The long-awaited General Teaching Council has been given greater power, but doubts persist. Frances Rafferty reports
It has been a long time in coming, but at last teachers will join the grown-up professions of doctors, dentists and accountants and have their own professional body, the General Teaching Council.
But will it be a poodle, as Liberal Democrat Lord Tope originally feared, or will it raise the status of the profession and improve standards and practice?
The legislation which establishes the council was savaged, particularly in the House of Lords. The Conservatives, who had blocked a GTC while in Government came out as the council's best friend. Baroness Young tabled an amendment giving it more power and putting it on a par with the General Medical Council.
The Government overturned Baroness Young's amendment, but subsequently was persuaded to give the council greater power and to stipulate that teachers will form the majority of members.
Sir Malcolm Thornton was the chairman of the education and employment select committee during the last government. He sponsored a doomed private member's Bill to set up a GTC and believes Labour has got it about right.
He said: "The council isn't an idea whose time has come, it's an idea that is long overdue.
"It has to be an evolutionary body because it must prove itself first before getting further powers. But it is essential that it is responsible for registering and deregistering teachers.
"The fear in the past was that it would be hijacked by the teacher unions. That is why getting the balance of the membership right is crucial."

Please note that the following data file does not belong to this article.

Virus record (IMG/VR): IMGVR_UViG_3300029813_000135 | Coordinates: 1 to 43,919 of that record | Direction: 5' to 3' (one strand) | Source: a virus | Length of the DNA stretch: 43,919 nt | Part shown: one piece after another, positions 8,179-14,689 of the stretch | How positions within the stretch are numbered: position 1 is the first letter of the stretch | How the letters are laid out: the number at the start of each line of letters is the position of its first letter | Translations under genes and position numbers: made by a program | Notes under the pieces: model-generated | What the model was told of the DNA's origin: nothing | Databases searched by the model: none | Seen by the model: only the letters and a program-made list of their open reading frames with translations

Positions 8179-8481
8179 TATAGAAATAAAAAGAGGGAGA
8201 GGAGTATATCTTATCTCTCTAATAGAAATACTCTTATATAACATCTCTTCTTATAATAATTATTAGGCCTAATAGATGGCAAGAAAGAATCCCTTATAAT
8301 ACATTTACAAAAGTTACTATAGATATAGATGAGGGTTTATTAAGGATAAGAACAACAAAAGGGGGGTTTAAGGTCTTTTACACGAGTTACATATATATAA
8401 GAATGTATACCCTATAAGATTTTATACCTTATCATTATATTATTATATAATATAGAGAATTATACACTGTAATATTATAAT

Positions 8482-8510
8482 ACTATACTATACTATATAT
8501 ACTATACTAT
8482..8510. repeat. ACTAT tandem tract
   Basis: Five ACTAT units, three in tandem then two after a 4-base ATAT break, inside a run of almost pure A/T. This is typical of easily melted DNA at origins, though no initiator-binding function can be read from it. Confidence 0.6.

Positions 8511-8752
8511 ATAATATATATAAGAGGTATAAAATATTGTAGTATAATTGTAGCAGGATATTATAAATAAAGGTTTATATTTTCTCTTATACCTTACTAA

Last week the Department for Education and Employment published Teaching: High Status, High Standards, a consultation document on the composition of the council, which is due to begin work in 2000.
In the foreword Stephen Byers, the school standards minister, says: "The council will be a major new professional voice for teachers. It will have a substantial role in maintaining and improving high standards of professional practice and professional conduct. The council's work must command the respect of teachers, of parents and of the public. An authoritative, balanced, effective and independent council is a vital part of that."
It is proposed that the body should have 55 members - 20 teachers elected by single transferable vote, nine union-nominated teachers, 13 representative of other bodies (for example local authorities and teacher-training organisations), and 13 appointed by the Secretary of State.
The document was welcomed by GTC England and Wales, a group campaigning for a teaching council since the mid-80s. "The Government has gone a good way towards meeting our concerns," said the chairman Professor John Tomlinson.
The initial response of the teacher unions has been largely favourable. John Bangs, from the National Union of Teachers, said: "We have supported the Government's approach. There are issues that need to be resolved, for example the nomination procedure for the teacher election, but ministers have listened and made the right moves."
The National Association of Head Teachers praised the Government for allowing the council to remove teachers for serious incompetence and misconduct. But the Association of Teachers and Lecturers said it was concerned that headteachers were over-represented.
Nigel de Gruchy, general secretary of the National Association of Schoolmasters Union of Women Teachers, said the apparent overall teacher majority of four was too small.